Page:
Bald truth about attracting voters
Tony Blair might believe that a strong economy and record investment in public services are helping Labour to sustain a healthy lead in the opinion polls.
But some believe the fact that he has a fuller head of hair than his Conservative counterpart may tip a few floating voters mulling over the merits of Labour and the Tories his way.
This might seem trivial nonsense - but research from the early 1990s found that the proportion of bald men making it to elected office in the US was four times less than the number of follicularly challenged males in the population at large.
The last time a bald politician was elected to Number 10 was Winston Churchill in 1951 - and he was up against the equally receded Clement Attlee.
Our last bald Comamnder in Chief was Ford, though you have to go back to Ike to find one who was elected (and he beat Adlai Stevenson whose nickname "Egghead" was applicable to both the interior and exterior of said head).
This brings back some humorous memories of Al Gore's combover. It doesn't, however, explain my defeat
. At 32, I still had a reasonably full head of hair, while my mid-60s opponent was receding a bit. But not nearly as bad as I am now at 41.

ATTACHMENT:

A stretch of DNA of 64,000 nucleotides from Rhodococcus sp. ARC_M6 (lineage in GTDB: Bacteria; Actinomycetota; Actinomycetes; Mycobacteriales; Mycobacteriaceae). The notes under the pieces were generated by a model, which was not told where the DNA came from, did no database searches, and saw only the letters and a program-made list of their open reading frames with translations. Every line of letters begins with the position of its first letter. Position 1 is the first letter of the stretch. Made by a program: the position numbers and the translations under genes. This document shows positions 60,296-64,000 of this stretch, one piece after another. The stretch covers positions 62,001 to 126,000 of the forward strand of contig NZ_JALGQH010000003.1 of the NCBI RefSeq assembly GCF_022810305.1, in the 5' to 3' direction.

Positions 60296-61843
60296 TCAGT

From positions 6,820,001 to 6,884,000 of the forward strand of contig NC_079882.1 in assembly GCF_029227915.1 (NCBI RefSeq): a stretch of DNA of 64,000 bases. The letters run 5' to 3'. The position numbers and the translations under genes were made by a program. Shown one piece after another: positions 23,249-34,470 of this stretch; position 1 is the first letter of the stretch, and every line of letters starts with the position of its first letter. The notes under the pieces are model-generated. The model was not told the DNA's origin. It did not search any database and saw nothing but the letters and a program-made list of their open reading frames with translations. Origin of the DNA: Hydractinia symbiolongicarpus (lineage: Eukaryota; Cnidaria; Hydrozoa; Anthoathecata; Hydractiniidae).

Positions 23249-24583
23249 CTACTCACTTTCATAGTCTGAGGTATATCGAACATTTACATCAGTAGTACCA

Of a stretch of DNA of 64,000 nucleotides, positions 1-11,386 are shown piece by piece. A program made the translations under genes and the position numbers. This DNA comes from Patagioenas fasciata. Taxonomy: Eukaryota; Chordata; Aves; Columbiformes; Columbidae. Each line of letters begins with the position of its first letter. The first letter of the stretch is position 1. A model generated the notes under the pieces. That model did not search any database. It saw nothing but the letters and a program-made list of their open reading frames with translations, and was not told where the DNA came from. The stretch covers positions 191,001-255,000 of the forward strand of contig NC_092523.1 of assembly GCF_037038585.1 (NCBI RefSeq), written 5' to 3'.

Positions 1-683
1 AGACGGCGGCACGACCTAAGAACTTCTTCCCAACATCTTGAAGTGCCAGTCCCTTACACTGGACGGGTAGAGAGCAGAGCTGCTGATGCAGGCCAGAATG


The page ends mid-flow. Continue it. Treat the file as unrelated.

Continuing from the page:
Or maybe it was something else:
Not that all hair is a good thing. The last prime minister to sport a moustache was Harold Macmillan in the early 1960s, and the last bearded occupant of Number 10 was David Lloyd George, who left office in 1922.
And in America it would be Taft and Benjamin Harrison...
But back to the UK and back to baldness. The Scottish National Party got some voters in a snit using the all-American tool of pre-recorded phone calls
from their most prominent supporter: "Hello there. This is Sean Connery. No, it's not a joke - unfortunately the real joke is the Labour party."
Years and baldness have not deterred the appeal of the only REAL 007, so there may be hope for us all.
The big story of the day appears to be the defection ofLabour MP Brian Sedgemore to the Lib Dems
. Sedgemore was "standing down" this election. "Stand down" is Britspeak for not running, er, standing again. Fans of alt-80s music may recall the great English Beat single "Stand Down Margaret"
, which somehow was never a US hit.
Mr Sedgemore, who is standing down from parliament and not contesting his Hackney South and Shoreditch seat, said he was leaving Labour after becoming increasingly disillusioned with the government over the Iraq war and "authoritarian" anti-terrorism legislation.
Blair seems aware that the war is a problem. While the cabinet
is staying in lockstep, the backbenchers are getting a pass:
More than 30 Labour MPs are putting out statements explicitly opposing the war, including Valerie Davey in Bristol West, who was visited yesterday by Tony Blair.
Bristol West is considered, in American parlance, a swing state.
Not content to let Labour contradict their own policies, the Conservatives have earned the Onionesque headline Tories attack own schools record
Nine days to go...UK Election